Wants & Needs
A Pixar inspired approach for analysing your target audience
When you start a data project, what is the very first thing you do? Do you open up a spreadsheet, create a few charts, or define preliminary questions to answer with the data? I usually begin with none of the above. Instead, I paint the picture of the key person in the story.
Every good story has a hero—the main character who achieves great things. Who is the hero in a data story? It’s not you. Not me either. It’s your audience. They’re the ones you’re communicating with. They’re the ones you want to inform and inspire to take action thanks to your data insights. That’s why it’s good practice to begin crafting your story not by analysing the data or creating charts, but by profiling the audience.
The hero is a term we typically use in classical stories, like books and films. I do think that many concepts from these traditional formats apply to data storytelling, too. That’s why the content of the course that I facilitated these past two weeks included references to screenwriting, and more specifically, the process at Pixar.
We began by answering two questions about our heroes.
What does your audience want? Who do they wish to become? They may have big dreams, like “I want to be champion or king”, or more down-to-earth ones, like “I want a new car or a new VR machine”. Wants drive the hero to act. In the film Toy Story created by Pixar, Woody wants to be his child’s favourite toy and remain that way. How does this relate to data storytelling?
Let’s look at two examples. First, imagine you’re a marketing manager for a Portugal-based sustainable tableware company. You’ve just launched an Easter promotion campaign to encourage people to buy sets of tableware and silverware at an attractive price. Your job is to communicate the results of the campaign to your VP of Marketing. Before you do anything else, define what your VP of marketing wants. Perhaps they want the company to be renowned worldwide for its beautiful and practical products. Or perhaps they want to improve their own reputation and get a promotion if the campaign is successful?
In the Life Under Curfew data design project I worked on with Data4Change and the Social Justice Centre Working Group, our audience was the local community. People who live in informal settlements in Nairobi and often suffer from police brutality, extortion, and unfair arrests. What do they want? A happier, safer life for their families and themselves.
The wants are your audience’s big, long-term goals. Sometimes, they’re not expressed out loud, so it’s up to you to dig for them. And then define the corresponding needs.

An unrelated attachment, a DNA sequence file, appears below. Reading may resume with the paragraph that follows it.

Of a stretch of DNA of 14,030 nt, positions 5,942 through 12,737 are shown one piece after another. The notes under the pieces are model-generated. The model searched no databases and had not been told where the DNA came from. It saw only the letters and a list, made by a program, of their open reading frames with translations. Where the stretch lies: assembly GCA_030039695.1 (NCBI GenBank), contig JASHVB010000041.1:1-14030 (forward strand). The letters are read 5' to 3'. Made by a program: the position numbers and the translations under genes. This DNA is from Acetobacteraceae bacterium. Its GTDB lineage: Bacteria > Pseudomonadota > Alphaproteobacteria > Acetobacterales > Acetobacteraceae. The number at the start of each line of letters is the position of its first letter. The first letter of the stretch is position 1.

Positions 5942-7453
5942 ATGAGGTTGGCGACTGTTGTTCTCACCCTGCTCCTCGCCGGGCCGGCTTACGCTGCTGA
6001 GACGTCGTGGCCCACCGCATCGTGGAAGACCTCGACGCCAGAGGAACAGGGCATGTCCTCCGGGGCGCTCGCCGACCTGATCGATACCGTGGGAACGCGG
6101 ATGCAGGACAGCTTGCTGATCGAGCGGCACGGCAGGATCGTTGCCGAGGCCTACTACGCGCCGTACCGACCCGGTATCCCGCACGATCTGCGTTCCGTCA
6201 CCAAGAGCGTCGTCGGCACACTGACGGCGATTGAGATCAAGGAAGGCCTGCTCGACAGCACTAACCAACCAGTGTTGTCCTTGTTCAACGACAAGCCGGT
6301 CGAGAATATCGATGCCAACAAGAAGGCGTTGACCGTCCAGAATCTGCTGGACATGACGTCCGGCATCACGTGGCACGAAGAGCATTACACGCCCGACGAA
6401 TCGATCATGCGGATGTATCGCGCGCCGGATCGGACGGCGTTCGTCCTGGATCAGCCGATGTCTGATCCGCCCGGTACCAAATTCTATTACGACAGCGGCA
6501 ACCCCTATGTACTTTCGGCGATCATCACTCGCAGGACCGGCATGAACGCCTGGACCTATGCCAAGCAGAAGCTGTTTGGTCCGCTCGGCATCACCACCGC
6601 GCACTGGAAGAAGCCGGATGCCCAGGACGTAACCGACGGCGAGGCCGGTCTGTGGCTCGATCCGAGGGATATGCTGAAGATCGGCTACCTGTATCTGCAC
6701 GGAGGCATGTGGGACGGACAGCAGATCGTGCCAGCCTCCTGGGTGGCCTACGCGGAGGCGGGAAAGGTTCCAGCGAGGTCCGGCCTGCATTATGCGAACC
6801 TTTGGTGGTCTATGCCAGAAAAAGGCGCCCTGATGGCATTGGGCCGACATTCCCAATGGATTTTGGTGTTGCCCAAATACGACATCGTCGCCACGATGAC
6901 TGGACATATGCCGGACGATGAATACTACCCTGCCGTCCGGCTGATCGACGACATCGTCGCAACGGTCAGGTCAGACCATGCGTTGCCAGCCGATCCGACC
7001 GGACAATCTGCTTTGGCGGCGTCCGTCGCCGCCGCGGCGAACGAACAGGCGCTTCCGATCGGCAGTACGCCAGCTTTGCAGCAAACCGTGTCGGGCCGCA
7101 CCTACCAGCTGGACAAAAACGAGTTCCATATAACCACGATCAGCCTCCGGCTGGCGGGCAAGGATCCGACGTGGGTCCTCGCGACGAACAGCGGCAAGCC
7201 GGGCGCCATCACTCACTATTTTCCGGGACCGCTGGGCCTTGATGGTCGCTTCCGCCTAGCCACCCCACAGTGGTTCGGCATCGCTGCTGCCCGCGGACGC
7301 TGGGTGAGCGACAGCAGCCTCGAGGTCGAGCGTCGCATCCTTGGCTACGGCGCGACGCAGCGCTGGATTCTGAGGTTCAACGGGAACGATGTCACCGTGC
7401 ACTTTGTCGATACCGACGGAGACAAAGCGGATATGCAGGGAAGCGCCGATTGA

What does your audience need to succeed? The needs are much more down-to-earth than the wants. A need is something you don’t necessarily like admitting. For example, you need to eat your vegetables. That may not always be fun, but in the end, you must eat them to be healthy. In Toy Story, Woody needs to learn to share. In Monsters Inc., Sulley wants to be the best scarer but he needs to be a father figure.
Remember that VP of marketing? What do they need to achieve what they want? For that successful reputation boost—for themselves or the company—they need to track the key performance metrics of the campaign. Perhaps it’s the increase in revenue, the conversion rate, or the awareness of the brand. It will probably be up to you to choose and present the relevant metrics.
In the Life Under Curfew project, most of all, the community needed to raise awareness. This is why they organised a live event in Nairobi for people to meet, understand the data, and even participate in some of the quantitative murals. It was the first step towards a healing process and a good foundation for future advocacy work.
Analysing the wants and the needs is a simple model that can help you put yourself into your audience’s shoes. It’s a little different from the typical audience analysis frameworks—e.g. user personas—yet quite eye-opening. Perhaps you won’t write down the wants in a publicly-available document, but they can help you see the bigger picture and aim higher than just charting some KPIs. And who knows, perhaps this approach can help you get that promotion, too.
Thanks for reading The Plot. 🦸🏻♀️
See you next week,
Stealing visuals by Alessia Musio. A beautiful collection of visuals inspired by the outside world. Published every Sunday.
When you’re ready, you can reach out to me to help you craft and design engaging data stories. I take on design, consulting, and training projects. Hit reply to this email or set up a chat to get started. Don’t wait too long though—my schedule for Q2 is almost full!